Taxes provide the main source of government revenue, which it uses to spend on different projects in the economy. Government spending is intrinsically linked to tax revenue and is one of the main components of the aggregate demand curve. As such, taxes have an important implication for national savings and the overall economy.

    When the government decides to reduce taxes, there is less national saving in the economy as the government's revenue decreases. This could mean that the government would have to spend less as it's receiving less revenue or keep the same rate of government spending but finance it with increased taxes in the future. As such, a reduction in taxes will lower national savings in the short run.

    On the other hand, increasing taxes means that the government has more money to spend, which causes national savings to increase.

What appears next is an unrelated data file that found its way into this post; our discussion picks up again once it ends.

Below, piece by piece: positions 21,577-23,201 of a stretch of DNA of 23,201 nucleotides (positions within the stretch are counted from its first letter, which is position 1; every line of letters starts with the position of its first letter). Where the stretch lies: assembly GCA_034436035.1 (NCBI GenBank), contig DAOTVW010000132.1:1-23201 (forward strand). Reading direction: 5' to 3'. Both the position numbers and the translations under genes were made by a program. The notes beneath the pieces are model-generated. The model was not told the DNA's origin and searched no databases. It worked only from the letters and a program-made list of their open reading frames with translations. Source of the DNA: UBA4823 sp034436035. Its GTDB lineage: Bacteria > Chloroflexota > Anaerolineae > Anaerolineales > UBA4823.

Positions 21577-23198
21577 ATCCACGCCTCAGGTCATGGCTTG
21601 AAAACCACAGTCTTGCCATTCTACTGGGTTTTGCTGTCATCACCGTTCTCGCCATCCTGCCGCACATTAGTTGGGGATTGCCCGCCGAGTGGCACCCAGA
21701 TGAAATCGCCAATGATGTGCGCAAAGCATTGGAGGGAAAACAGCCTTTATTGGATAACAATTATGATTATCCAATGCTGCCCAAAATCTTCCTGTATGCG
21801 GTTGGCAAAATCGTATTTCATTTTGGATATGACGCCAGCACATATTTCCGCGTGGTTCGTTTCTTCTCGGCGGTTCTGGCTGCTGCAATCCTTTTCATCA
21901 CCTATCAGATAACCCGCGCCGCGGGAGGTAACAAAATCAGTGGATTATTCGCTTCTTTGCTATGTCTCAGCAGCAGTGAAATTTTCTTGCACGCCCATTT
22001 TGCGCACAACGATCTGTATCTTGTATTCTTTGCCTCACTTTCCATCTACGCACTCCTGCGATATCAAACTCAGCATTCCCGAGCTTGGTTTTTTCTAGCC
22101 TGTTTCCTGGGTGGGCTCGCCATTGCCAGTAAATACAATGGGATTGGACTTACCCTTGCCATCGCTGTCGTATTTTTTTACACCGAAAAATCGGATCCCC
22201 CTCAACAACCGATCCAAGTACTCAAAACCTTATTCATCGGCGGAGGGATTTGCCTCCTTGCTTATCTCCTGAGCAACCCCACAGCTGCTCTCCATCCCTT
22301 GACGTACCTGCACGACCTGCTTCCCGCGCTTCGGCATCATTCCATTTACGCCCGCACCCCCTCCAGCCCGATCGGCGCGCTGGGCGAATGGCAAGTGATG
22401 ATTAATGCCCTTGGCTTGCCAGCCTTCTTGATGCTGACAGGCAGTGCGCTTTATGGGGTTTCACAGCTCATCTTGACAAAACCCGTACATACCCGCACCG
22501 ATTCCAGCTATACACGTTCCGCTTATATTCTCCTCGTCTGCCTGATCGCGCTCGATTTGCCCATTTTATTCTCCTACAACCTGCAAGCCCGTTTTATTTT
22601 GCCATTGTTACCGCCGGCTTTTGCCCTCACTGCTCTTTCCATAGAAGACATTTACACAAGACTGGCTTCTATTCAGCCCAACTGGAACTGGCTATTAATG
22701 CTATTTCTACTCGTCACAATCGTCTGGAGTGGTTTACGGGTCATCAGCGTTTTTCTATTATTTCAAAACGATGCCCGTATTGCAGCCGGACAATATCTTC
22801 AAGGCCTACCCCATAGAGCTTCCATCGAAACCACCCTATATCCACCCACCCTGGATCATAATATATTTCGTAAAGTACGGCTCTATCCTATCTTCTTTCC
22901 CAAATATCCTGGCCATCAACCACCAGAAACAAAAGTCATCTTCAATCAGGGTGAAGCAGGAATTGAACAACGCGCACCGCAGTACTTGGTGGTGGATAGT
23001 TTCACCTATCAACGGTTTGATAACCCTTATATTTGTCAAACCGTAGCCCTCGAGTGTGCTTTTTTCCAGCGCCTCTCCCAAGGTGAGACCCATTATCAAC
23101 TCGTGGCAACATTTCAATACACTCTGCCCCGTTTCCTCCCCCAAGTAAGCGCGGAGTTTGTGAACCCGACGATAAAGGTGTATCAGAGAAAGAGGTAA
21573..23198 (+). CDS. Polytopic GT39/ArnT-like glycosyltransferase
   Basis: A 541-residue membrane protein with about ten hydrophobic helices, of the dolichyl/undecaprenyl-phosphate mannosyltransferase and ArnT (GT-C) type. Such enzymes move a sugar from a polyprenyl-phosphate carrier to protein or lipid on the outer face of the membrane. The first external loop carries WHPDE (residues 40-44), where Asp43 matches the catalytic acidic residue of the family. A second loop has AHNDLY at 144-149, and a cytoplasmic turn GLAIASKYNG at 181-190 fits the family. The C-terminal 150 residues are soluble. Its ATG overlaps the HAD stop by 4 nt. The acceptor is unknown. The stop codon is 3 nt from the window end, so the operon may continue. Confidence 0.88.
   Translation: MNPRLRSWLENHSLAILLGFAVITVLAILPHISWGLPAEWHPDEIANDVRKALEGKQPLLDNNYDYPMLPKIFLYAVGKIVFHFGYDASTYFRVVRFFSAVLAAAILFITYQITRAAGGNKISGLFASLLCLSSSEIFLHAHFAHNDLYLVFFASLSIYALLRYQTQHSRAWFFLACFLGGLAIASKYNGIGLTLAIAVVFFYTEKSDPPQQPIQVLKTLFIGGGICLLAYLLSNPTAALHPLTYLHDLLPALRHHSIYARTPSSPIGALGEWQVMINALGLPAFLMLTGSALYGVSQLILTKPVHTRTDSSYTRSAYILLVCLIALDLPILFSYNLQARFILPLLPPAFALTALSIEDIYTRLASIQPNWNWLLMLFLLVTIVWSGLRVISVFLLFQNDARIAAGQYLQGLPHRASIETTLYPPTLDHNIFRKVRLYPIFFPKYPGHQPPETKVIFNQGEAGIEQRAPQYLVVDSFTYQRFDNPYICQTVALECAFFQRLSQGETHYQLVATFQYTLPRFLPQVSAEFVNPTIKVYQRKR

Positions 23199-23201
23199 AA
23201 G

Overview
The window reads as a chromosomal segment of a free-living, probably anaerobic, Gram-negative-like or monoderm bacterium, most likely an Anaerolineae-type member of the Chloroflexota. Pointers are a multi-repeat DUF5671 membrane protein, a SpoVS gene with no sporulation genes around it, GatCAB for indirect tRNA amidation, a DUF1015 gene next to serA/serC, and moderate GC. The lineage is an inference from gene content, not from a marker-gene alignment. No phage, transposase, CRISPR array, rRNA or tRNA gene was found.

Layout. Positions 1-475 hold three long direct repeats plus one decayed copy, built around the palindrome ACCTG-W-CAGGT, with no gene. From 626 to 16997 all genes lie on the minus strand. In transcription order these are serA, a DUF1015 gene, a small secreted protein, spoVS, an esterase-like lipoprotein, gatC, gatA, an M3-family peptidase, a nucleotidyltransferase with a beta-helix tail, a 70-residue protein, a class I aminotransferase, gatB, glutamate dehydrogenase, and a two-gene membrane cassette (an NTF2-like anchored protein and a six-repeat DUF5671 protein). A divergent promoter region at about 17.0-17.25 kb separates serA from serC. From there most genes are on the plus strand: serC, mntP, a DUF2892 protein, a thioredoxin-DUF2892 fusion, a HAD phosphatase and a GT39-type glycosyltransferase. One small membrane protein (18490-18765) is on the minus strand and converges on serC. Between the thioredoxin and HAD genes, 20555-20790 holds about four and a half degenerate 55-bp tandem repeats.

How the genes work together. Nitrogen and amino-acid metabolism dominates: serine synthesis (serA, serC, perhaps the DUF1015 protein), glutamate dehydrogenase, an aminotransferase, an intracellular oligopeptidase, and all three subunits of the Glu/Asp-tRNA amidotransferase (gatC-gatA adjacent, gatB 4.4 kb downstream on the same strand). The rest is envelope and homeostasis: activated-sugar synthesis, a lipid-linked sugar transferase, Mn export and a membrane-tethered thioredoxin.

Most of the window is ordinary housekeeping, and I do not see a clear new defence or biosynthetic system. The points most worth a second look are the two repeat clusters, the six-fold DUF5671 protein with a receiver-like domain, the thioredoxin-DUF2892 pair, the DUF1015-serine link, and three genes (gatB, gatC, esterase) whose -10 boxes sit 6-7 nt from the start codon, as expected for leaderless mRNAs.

Effects of Taxes on Production

    To consider the effects of taxes on production, we'd have to consider both parties involved in the transaction, the buyer and the seller. The tax effect level caused by the tax is not contingent on whether the state receives the income from the producer or the consumer; instead, it relies on the price elasticity of both supply and demand.

    Inelastic supply and elastic demand

    Because there is some elasticity in demand, the customer is particularly price-sensitive. A relatively little rise in cost will considerably reduce the number of goods or services required. The introduction of the tax leads to an increase in the price on the market and a reduction in the desired quantity, which hurts producers and consumers.

    Because of the inelastic nature of the supply in this scenario, the business will continue to produce the same amount regardless of the price.